Today in a bid for freedom from responsibility and circumstance, I detoured to the charity store. I really love the charity store; not because proceeds made go to worthy causes (that’s good of course), nor because things are relatively inexpensive (also good) but primarily because of the quirky, bizarre, wonderful variety of goods one can find there. You think I’m going to tell you about just such a purchase and I’m sorry to disappoint you. I did find two very good books that promise to be interesting reads - one is called, “Mockingbird, A Portrait of Harper Lee,” and the other is titled, “Sway, The Irresistible Pull of Irrational Behaviour.” Of the second book, I was drawn to it for these words on the back, “A fascinating journey into the hidden psychological forces that cause us to act irrationally in our personal and professional lives.” Being one who has acted at times in a way others find irrational, I am gratified to discover there may be answers. Actually, I like being irrational now and again, it keeps others on their toes and certainly makes life interesting. As for the first book, I am intrigued by the life of the reclusive Harper Lee, famous for her novel, “To Kill a Mockingbird.” As with all first novels, it’s heavily biographical and her Father was said to be a considerable influence in her formation of the Atticus character. Lee’s Father was an editor, lawyer and also a senator and she studied law likewise, abandoning her studies just six months before qualifiying. Instead she went to New York to pursue a writing career, working with Truman Capote as a research assistant on his notorious book, “In Cold Blood.” A friend offered to support her with her writing and she created the first draft of “To Kill a Mockingbird,” to be her only book. She did get part way through another book, “The Long Goodbye,” but never finished it. Asked much later in life why she didn’t write any more, she gave the following response, “Two reasons: one, I wouldn’t go through the pressure and publicity I went through with “To Kill a Mockingbird” for any amount of money. Second, I have said what I wanted to say and I will not say it again.” Now I’ve said what I’ve wanted to say too.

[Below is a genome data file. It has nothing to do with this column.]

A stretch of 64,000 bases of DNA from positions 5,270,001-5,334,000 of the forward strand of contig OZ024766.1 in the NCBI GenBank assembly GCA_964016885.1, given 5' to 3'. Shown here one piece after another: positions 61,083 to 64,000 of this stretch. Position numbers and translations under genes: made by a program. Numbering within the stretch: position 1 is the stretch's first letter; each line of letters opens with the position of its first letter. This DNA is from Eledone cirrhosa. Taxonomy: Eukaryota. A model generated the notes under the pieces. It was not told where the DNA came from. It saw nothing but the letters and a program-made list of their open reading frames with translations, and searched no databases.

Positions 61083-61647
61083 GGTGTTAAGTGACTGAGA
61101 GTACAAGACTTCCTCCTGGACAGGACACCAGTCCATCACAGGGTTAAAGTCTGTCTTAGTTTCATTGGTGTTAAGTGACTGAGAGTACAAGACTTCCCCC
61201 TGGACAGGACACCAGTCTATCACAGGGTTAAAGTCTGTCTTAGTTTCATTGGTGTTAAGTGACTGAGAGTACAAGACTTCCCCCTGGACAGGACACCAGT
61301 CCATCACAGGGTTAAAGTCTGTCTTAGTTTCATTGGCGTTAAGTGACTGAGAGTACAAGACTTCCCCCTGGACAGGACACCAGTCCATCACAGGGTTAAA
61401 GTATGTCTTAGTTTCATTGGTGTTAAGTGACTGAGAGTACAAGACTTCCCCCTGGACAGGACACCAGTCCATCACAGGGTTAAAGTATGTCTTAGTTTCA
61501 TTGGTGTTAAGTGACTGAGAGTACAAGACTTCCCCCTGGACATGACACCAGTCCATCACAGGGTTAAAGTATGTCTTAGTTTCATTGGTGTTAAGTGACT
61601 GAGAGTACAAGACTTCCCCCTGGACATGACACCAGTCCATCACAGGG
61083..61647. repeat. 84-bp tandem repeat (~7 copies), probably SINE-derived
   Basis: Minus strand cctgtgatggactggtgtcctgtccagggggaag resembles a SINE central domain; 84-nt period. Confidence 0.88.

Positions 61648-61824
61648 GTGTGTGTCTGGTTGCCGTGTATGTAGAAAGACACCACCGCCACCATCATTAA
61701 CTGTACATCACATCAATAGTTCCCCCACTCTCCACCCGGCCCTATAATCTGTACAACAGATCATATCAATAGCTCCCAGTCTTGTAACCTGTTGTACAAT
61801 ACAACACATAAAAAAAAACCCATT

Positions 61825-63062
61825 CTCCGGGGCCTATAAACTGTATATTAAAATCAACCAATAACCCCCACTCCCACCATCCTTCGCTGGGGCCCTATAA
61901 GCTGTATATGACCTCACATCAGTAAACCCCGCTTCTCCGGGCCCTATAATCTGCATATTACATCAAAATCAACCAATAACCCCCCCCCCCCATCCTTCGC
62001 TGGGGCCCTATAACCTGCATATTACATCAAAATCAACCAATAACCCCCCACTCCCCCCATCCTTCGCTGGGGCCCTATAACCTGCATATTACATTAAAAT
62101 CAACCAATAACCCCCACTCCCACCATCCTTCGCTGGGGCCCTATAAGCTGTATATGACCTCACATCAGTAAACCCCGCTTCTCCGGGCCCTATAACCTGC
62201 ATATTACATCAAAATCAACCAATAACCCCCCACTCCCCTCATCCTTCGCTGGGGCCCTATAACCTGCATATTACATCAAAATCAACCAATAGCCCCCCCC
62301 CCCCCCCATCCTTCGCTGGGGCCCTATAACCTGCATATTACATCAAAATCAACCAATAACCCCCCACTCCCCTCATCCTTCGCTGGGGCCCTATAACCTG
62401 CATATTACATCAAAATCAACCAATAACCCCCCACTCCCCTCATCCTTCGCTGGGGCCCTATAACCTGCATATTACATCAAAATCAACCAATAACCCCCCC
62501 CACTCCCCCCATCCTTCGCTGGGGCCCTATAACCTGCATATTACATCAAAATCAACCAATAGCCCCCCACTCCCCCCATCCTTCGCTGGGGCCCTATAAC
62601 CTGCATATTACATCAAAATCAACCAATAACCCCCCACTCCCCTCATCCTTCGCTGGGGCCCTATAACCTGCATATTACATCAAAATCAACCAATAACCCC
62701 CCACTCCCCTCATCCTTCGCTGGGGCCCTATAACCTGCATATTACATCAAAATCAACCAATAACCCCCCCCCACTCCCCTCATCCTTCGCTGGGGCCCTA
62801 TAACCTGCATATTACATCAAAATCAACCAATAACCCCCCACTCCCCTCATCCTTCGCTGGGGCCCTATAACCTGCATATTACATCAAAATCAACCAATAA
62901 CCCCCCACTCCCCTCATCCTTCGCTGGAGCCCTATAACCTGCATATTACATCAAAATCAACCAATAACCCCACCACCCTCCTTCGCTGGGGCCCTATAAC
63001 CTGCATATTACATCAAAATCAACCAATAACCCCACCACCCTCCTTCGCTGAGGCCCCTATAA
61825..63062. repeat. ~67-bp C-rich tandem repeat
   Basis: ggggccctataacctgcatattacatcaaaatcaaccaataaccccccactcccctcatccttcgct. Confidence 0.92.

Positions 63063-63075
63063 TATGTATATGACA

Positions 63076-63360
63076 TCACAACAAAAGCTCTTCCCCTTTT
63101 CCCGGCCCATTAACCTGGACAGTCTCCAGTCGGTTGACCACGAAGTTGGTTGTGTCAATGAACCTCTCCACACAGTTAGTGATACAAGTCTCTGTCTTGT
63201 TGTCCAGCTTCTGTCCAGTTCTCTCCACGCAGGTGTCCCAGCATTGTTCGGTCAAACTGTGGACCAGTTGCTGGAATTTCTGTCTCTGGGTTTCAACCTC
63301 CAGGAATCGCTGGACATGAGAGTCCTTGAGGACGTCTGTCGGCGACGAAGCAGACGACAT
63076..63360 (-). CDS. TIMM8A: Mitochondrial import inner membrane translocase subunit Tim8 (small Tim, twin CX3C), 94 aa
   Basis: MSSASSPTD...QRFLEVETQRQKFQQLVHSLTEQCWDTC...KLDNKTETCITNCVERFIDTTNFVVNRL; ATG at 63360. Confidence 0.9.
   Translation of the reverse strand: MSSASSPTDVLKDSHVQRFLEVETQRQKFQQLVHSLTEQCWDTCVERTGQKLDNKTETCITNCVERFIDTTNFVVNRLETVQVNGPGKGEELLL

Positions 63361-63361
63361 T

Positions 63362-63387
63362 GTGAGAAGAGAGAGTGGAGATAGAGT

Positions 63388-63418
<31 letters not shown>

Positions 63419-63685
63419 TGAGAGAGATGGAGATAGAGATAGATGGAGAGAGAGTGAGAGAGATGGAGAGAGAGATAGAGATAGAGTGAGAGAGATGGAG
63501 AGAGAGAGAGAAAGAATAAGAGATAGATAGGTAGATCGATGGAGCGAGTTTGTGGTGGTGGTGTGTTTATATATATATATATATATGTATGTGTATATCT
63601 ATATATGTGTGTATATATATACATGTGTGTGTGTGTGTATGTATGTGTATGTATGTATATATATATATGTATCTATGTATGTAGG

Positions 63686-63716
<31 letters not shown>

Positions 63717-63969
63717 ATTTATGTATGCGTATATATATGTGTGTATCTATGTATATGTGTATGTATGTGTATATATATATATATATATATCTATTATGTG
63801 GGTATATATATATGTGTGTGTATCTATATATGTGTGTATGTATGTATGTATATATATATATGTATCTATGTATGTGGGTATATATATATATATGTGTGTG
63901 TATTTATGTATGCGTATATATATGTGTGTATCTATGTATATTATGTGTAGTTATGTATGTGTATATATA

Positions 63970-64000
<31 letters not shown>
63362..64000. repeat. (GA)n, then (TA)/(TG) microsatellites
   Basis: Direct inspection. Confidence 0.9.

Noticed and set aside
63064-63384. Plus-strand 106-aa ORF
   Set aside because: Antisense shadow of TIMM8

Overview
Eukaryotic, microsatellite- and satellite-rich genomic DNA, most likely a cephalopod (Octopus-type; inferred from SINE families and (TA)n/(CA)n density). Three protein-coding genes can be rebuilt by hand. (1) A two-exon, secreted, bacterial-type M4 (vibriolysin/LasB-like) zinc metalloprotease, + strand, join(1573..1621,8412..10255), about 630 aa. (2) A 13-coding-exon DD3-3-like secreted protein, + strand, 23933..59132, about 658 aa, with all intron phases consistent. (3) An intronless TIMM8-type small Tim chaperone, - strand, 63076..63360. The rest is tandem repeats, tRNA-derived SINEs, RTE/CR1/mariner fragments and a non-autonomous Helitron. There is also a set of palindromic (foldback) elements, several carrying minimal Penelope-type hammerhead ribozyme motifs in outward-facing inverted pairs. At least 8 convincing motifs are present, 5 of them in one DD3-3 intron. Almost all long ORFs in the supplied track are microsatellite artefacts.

(Additional information from Wikipedia and “Mockingbird,” by Charles J Shields)